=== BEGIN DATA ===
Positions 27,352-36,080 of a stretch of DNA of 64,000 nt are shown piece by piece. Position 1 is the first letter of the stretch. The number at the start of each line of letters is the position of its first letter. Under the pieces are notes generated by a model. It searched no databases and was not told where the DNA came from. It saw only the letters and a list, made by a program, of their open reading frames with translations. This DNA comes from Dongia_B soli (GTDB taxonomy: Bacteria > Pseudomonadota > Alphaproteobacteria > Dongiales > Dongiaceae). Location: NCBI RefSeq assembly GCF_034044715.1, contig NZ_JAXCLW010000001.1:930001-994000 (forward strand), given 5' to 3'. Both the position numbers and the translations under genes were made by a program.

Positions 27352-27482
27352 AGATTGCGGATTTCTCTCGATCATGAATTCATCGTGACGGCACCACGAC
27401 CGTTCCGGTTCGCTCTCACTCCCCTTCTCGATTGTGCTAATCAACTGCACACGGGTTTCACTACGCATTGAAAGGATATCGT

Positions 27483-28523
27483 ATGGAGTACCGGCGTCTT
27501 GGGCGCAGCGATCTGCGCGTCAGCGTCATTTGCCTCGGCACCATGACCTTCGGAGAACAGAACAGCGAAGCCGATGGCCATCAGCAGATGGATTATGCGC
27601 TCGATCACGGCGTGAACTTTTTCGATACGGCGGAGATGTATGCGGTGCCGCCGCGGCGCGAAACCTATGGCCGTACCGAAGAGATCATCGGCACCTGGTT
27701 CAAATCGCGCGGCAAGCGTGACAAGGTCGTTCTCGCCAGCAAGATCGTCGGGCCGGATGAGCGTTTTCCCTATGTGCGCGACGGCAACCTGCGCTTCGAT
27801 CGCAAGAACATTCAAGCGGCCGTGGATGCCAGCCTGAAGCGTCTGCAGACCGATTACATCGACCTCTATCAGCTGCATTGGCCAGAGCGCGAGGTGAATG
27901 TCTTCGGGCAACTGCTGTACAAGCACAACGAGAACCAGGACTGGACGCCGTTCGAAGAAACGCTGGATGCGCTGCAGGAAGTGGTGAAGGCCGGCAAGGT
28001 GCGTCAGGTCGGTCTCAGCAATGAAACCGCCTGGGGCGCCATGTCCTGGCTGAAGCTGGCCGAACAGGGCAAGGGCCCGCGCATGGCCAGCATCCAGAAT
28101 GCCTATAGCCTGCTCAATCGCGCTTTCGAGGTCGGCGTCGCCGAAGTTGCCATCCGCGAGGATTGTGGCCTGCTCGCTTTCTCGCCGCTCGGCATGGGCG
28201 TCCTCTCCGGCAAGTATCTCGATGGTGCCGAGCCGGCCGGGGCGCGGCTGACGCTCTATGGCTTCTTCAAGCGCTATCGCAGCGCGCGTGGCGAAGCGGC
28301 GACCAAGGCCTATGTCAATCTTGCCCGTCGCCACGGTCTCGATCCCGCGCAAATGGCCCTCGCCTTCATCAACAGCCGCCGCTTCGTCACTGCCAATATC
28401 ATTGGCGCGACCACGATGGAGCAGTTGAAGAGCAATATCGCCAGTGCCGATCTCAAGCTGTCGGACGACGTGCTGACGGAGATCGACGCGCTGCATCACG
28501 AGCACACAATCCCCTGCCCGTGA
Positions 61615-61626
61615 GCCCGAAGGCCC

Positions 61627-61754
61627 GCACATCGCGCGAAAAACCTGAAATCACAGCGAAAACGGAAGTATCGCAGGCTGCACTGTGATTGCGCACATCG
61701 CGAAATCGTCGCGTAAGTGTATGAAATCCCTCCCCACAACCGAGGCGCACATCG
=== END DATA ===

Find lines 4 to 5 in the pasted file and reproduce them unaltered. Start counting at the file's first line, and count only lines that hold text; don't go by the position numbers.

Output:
27401 CGTTCCGGTTCGCTCTCACTCCCCTTCTCGATTGTGCTAATCAACTGCACACGGGTTTCACTACGCATTGAAAGGATATCGT

Positions 27483-28523